I'm trying to use basic Java code in Scala to read from a file and write to an OutputStream, but when I use the usual while( != -1 ) in Scala gives me a warning "comparing types of Unit and Int with != will always yield true".

The code is as follows:

    val file = this.cache.get(imageFileEntry).getValue().asInstanceOf[File]
    response.setContentType( "image/%s".format( imageDescription.getFormat() ) )

    val input = new BufferedInputStream( new FileInputStream( file ) )
    val output = response.getOutputStream()

    var read : Int = -1

    while ( ( read = input.read ) != -1 ) {
        output.write( read )


How am I supposed to write from an input stream to an output stream in Scala?

I'm mostly interested in a Scala-like solution.

  • Performance-wise, it might be a good idea to use an intermediate buffer instead of reading and writing one byte at a time. Aug 4, 2011 at 8:58
  • That's why there is a BufferedInputStream there. Oct 26, 2012 at 3:23

5 Answers 5


You could do this:

.continually (input.read)
.takeWhile (-1 !=)
.foreach (output.write)
  • 2
    Ok, this looks like a real Scala solution, but is this continually call load the file into memory or is it going to call this function as the foreach loop runs? Also, can you elaborate a bit on this takeWhile method? Why didn't you have to use the _ parameter or define a parameter yourself? Aug 3, 2011 at 14:46
  • 1
    @Maurício It's an iterator, so everything is done only on-demand. Until foreach, nothing really happens -- you just get new Iterator objects that do some pre-processing before next or hasNext. On foreach, an output.write is executed for each input.read, and then its value is promptly forgotten and garbage collected. Aug 3, 2011 at 22:13
  • It would be nice to have a version using the scala-io incubator project
    – gerferra
    Aug 6, 2011 at 14:38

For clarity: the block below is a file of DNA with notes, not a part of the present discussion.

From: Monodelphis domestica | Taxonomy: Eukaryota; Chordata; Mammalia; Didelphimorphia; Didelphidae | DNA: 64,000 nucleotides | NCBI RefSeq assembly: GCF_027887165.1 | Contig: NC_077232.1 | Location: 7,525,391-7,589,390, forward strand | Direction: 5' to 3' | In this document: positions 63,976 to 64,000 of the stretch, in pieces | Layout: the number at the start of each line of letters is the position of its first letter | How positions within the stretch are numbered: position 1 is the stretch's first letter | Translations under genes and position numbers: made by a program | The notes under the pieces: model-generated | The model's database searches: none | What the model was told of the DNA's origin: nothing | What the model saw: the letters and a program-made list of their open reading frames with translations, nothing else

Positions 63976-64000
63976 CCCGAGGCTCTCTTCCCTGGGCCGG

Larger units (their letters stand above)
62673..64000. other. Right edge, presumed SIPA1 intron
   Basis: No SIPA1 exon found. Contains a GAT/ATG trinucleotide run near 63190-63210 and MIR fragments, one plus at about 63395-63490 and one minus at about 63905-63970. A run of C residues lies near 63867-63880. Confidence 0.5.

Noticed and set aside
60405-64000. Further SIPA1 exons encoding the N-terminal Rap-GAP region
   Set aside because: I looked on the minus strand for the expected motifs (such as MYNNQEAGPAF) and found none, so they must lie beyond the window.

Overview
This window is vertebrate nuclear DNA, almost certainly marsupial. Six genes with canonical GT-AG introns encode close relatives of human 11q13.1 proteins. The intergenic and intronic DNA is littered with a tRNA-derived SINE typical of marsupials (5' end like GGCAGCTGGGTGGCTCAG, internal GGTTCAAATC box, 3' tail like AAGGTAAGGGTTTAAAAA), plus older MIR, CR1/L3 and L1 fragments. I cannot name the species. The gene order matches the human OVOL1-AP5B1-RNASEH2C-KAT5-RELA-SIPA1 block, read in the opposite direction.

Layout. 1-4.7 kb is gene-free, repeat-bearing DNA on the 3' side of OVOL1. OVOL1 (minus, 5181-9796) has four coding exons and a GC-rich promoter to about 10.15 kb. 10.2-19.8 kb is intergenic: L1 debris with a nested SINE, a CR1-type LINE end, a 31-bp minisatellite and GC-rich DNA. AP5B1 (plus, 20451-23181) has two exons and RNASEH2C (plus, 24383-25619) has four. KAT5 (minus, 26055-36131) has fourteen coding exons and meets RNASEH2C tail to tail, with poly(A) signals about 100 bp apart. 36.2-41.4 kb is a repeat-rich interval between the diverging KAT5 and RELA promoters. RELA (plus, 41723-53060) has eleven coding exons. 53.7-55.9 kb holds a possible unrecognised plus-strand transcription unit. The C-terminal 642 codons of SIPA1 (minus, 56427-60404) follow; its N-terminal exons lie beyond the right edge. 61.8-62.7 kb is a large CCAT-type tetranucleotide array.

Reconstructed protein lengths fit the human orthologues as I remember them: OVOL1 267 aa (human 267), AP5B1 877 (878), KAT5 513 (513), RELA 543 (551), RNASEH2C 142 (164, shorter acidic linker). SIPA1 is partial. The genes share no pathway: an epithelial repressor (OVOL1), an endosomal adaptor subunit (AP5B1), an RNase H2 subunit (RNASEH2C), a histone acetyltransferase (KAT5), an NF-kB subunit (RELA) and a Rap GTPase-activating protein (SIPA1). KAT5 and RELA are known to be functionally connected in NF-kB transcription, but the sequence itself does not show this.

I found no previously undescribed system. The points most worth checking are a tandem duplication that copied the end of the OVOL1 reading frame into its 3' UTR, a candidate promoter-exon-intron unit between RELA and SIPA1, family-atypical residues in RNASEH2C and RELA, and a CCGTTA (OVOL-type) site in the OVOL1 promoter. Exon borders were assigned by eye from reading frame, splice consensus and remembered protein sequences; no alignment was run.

• 1
    It should be noted that for the maximum performance, both input and output stream should have been buffered (using Buffered{Input,Output}Stream). It will still be significantly slower than the non-Scala-like way
    – lyomi
    Jun 22, 2017 at 7:48

If this is slow:

.continually (input.read)
.takeWhile (-1 !=)
.foreach (output.write)

you can expand it:

val bytes = new Array[Byte](1024) //1024 bytes - Buffer size
.continually (input.read(bytes))
.takeWhile (-1 !=)
.foreach (read=>output.write(bytes,0,read))
  • This is assuming that you're ok just reading 1024 bytes though. What if I don't know how much I need to read until I reach something like a delineator? Jul 13, 2019 at 2:23

Assignment statements always return Unit in Scala, so read = input.read returns Unit, which never equals -1. You can do it like this:

while ({read = input.read; read != -1}) {
  • 1
    You can't have more than one statement in a while/if/for clause. This code yields a compilation error. But thanks for the assignment thing, i thought it would behave like java. Aug 3, 2011 at 14:20
  • Hi Mauricio! Yes the {} are the key point in his example. Let's call them a block. Everything inside will be executed and the result is eventually returned having the type of the last expression. Aug 3, 2011 at 14:33